nasc-, nat-

(Latin: born, birth)

Non nobis nascimur. (Latin phrase)
We are not born for ourselves.
perinatal (adjective), more perinatal, most perinatal
1. Occurring during or pertaining to the phase surrounding the time of birth, from the twentieth week of gestation to the twenty-eighth day of newborn life: The time of perinatal life for a newborn can be problematic for both the baby and the mother and care should be provided for such cases.

The perinatal period is defined in various ways. Depending on the definition, it starts at the 20th to 28th week of gestation and ends one to four weeks after birth.
2. Etymology: The word perinatal is a hybrid of the Greek "peri-" meaning "around or about" and "natal" from the Latin "natus" meaning "born."

perinatally (adverb) (not comparable)
Referring to how the issues surrounding the time of childbirth or the birth of an animal are presented or exist: Lisa was perinatally cared for just before her baby was born at the hospital.

The studies showed that some mice died perinatally because of a strange virus.

perinatologist (s) (noun), perinatologists (pl)
An obstetrical expert or subspecialist concerned with the care of the mother and fetus at higher-than-normal risk for complications: Because Rose was older than normal for expecting her first baby, she was cared for by a perinatologist in the hospital, who made sure that she received any medical treatment necessary before giving birth to her newborn.

A perinatologist logically could be an obstetrician or pediatrician, but in practice, a perinatologist is an obstetrician.

The comparable area of pediatrics is neonatology. A high-risk baby might be cared for by a perinatologist before birth and by a neonatologist after birth.

perinatology (s) (noun) (not comparable)
1. A subspecialty of obstetrics concerned with the care of the mother and fetus at higher-than-normal risk for complications: Since Kitty loved babies and little children she decided to study perinatology and work as a doctor later on.

Since the perinatal period, depending on the definition, starts at the 20th to 28th week of gestation and ends one to four weeks after birth, perinatology logically could be an obstetrical and pediatric subspecialty, but in practice, it is part of obstetrics.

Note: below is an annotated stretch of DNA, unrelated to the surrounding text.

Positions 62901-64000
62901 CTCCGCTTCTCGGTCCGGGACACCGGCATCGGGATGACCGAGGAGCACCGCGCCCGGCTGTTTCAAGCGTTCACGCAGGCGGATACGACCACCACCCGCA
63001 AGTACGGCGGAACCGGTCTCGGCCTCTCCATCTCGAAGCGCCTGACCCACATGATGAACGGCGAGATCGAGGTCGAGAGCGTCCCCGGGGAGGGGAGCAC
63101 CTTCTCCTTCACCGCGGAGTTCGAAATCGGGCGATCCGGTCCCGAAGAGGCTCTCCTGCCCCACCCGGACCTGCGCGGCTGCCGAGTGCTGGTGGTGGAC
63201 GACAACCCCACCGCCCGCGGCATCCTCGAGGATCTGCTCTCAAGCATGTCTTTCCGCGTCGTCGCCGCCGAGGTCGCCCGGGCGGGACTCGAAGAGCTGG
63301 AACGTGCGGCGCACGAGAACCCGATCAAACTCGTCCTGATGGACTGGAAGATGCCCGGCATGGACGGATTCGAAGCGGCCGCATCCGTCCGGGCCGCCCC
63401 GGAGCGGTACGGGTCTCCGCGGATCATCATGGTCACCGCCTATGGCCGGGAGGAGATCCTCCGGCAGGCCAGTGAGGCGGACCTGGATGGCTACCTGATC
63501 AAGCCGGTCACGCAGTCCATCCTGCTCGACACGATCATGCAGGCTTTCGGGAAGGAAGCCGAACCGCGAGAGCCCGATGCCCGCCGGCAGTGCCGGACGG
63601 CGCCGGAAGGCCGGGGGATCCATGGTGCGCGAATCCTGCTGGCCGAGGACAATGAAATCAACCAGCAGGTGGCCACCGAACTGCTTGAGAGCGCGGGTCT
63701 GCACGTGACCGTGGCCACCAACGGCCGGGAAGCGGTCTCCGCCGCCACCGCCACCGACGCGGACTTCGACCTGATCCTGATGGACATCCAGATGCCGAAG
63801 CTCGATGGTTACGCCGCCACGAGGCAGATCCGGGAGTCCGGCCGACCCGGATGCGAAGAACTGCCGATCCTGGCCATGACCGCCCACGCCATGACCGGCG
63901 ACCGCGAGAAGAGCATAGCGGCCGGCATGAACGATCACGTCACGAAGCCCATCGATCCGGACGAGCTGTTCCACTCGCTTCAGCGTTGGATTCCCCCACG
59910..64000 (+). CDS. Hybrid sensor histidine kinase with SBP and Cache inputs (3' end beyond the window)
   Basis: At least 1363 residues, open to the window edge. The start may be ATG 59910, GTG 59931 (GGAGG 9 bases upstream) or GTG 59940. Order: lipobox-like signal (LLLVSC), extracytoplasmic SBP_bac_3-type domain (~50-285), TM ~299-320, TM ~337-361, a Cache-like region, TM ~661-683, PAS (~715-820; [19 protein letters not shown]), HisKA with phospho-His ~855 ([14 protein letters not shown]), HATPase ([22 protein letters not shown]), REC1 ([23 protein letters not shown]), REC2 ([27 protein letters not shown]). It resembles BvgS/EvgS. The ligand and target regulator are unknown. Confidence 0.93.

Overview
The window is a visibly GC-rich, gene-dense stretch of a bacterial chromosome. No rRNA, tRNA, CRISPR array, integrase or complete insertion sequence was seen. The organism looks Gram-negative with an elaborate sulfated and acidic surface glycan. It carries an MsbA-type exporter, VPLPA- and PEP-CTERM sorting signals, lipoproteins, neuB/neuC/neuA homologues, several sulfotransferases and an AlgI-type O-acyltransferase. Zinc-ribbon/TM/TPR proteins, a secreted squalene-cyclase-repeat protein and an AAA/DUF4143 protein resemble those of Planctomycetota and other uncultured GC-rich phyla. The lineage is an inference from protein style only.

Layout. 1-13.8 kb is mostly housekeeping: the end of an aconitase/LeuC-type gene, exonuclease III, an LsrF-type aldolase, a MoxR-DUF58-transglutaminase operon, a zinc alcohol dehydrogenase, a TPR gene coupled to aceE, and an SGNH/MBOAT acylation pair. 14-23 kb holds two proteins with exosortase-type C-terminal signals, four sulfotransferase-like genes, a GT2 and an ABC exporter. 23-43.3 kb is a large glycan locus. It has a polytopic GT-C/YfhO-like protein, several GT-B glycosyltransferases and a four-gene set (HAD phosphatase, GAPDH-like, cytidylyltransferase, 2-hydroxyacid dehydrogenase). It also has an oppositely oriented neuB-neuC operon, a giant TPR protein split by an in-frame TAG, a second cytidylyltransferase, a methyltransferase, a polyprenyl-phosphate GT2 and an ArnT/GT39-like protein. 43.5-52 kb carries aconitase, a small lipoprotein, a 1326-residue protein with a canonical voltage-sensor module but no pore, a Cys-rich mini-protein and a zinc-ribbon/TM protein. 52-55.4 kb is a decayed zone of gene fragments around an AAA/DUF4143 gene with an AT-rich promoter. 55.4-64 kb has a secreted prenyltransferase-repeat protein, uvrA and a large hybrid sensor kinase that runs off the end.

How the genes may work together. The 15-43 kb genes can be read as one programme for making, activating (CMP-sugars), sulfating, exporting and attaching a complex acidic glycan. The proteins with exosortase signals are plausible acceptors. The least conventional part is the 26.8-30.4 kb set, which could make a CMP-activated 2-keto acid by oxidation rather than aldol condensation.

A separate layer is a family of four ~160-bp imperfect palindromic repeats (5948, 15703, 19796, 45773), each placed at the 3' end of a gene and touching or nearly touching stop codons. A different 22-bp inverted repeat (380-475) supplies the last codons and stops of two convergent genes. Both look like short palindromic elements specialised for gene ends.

The comparable area of pediatrics is "neonatology". A high-risk baby might be cared for by a "perinatologist" before birth and by a "neonatologist" after birth.
2. Etymology: The word perinatology is a linguistic combination of the Greek peri-, "around" or "about" plus natal from the Latin natus, "born" plus ology from the Greek logos, "treatise" or "study of".

Pleasure, Charm, and Beauty in Human Life and in Nature: Graces
Greek: Graces (goddesses); Aglaia (brilliance); Euphrosyne (joy); Thalia (bloom)
Latin: (no equivalent goddess)
postnatal (adjective) (not comparable)
Pertaining to the time following the birth of a baby: After coming home from the hospital with her newborn, Jenifer experienced a phase of postnatal depression.
pregnancy (s) (noun), pregnancies (pl)
The condition of bearing a developing fetus in the uterus: Josephine's mother said that her pregnancy lasted 9 months before giving birth to her.

While going through pregnancy, Mike's cat became fatter and fatter and finally she had 4 little kittens!

pregnant (adjective) (not comparable)
Pertaining to a woman who has a developing child within her body; expectant: Jane went to her doctor for a regular check-up and found out that she was pregnant and would have a baby in about 9 months!
pregnantly (adverb), more pregnantly, most pregnantly
Referring to how something ensues in an open or expressive way: When Adam made his speech to the congregation, he paused pregnantly after each word trying to emphasize his message.
prenatal (adjective) (not comparable)
Concerning the preparations a pregnant woman or her unborn baby might need: Lucy Timmons decided to attend a prenatal yoga class each evening in advance of giving birth.

Lucy's friend wanted to take prenatal vitamins to make sure she was getting the best nutrition for her new baby.

preternatural (adjective), more preternatural, most preternatural
1. Descriptive of something that is beyond what is normal, usual, or ordinary: Pamela was having preternatural dreams that made her wake up and have difficulty going back to sleep.
2. Etymology: from Latin praeternaturalis, "beyond nature" from prae-, "before" + naturam "nature, natural"
A reference to being out of the ordinary because it is supernatural.
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Pertaining to something that is strange and unnatural.
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preternaturally (adverb), more preternaturally, most preternaturally
Describing how something or someone is very mysterious, mystic, miraculous, or ghostly; beyond what could be logical or normal: Celia was preternaturally gorgeous, and no other girl in school could match her beauty.
punily (adverb), more punily, most punily
Descriptive of how a person does something that is inferior in importance or significance: in a feeble or inferior fashion: Quite grumpy and cross, Sam punily submitted to mop the floor following the accident in the kitchen.
puniness (s) (noun) (no pl)
1. The state of being unimportant and petty or frivolous: In comparison to the whole universe, the puniness of one's own existence can be termed as insignificant or trivial.
2. Smallness of stature or size: The little old lady was almost overlooked because of her puniness!

Related "birth, born, childbirth, offspring" words: abort-; feto-; lochio-; proli-; toco-, toko-.